Human language

Review: ‘Canopy’, by Linda Gregerson

Gregerson’s syntax, unfolding to its tragic ends, does the articulate work that other poets could do with pure sounds: few living poets make English grammar so successful. (If you’re looking for a change in Gregerson’s style after her newly selected “Prodigal,” stop searching: she’s at her best right now, but her approach to language hasn’t changed.) Two poems titled “Poem d ‘love’ open in the same way, on a painting later changed or spoiled: “Once, my dearest, the sea/and the earth were one mass/and the light was confused and not found/a place to rest. The first poem is addressed to “Emma”, the second to “Megan”, the poet’s two daughters. Both poems commemorate the poet’s sister, making individual grief eternal and surrendering to a human being – or is it maternal? — Tendency to take responsibility for everything: “What/you love/wasn’t ruined because of you. This period, where prose would need a question mark, gives the poet’s own answer: We’re ruining everything.

If that answer sounds hyperbolic, so do the stories from Antarctica and Flint: “The child teething, paint chips.” Water running/through aging pipes”, and the very American “science-will-fix-it, someone-somewhere-/will-discover-the-way-to-clean-up to burn our single/shared life”. Other accomplished midlife and late-life poets—Louise Glück, Jorie Graham, perhaps David Baker—pursued grief with similar authority, but none with such care, such Midwestern conciseness, such reliance on the grammatical resources that poetry shares with complex prose. Conclusions that other poets might leave us to piece together come to Gregerson fully formed, appropriate for our times. “It’s not / a terrible break in the way the world is supposed to / work,” she says of the family separation at the US border. “That’s how it always was (you can see it in their faces) and it always will be. Their eyes are going flat.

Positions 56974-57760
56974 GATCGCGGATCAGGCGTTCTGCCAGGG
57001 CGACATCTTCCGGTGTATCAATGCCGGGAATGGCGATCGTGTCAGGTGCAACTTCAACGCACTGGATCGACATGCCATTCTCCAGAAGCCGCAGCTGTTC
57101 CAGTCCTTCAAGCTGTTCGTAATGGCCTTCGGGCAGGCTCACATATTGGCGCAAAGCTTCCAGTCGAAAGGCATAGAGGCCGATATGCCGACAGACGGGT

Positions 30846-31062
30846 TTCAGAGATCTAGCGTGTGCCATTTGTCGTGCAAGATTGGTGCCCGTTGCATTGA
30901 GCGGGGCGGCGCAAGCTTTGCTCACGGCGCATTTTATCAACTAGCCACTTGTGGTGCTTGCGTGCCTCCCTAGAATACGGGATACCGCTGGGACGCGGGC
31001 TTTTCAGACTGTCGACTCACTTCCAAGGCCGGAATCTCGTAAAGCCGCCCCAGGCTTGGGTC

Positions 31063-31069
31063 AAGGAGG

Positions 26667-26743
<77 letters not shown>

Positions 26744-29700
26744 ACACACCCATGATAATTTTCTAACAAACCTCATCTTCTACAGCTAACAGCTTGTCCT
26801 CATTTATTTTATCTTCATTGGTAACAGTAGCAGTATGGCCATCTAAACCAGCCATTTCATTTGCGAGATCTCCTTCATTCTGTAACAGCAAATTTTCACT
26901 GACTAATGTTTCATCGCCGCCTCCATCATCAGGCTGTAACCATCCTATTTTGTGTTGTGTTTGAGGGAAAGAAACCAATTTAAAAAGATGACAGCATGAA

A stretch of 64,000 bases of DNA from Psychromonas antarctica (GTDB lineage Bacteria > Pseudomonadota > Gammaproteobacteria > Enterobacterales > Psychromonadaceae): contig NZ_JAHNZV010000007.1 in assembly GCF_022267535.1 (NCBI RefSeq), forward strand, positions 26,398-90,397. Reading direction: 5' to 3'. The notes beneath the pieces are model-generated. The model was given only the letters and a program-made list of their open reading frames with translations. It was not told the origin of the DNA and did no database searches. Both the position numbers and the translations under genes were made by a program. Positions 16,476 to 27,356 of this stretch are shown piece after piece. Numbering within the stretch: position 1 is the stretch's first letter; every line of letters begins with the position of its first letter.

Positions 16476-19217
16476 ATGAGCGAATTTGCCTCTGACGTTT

Such heavy lines challenge future humans to prove them wrong. Although Gregerson declares, “I’m here to praise,” she knows too much to easily praise. Mindful of current events, family separation as government policy, melting ice and preventable deaths, its deliberate lines trace “wellness’s connection to sunlight-blinded loneliness”, to our longing to believe that “there is someone else in charge.” A specialist in Renaissance literature as well as an already eminent poet, Gregerson (who teaches at the University of Michigan, Ann Arbor) brings her knowledge of the European past in close conjunction with American history and with our own time: Once “the forests of Michigan had not been denuded” by unsustainable logging, but that was a century ago, and still today Today “in Basel, on a panel of linden wood,/absolutely unraised,/the body of Christ rests in its frame as in/a coffin.”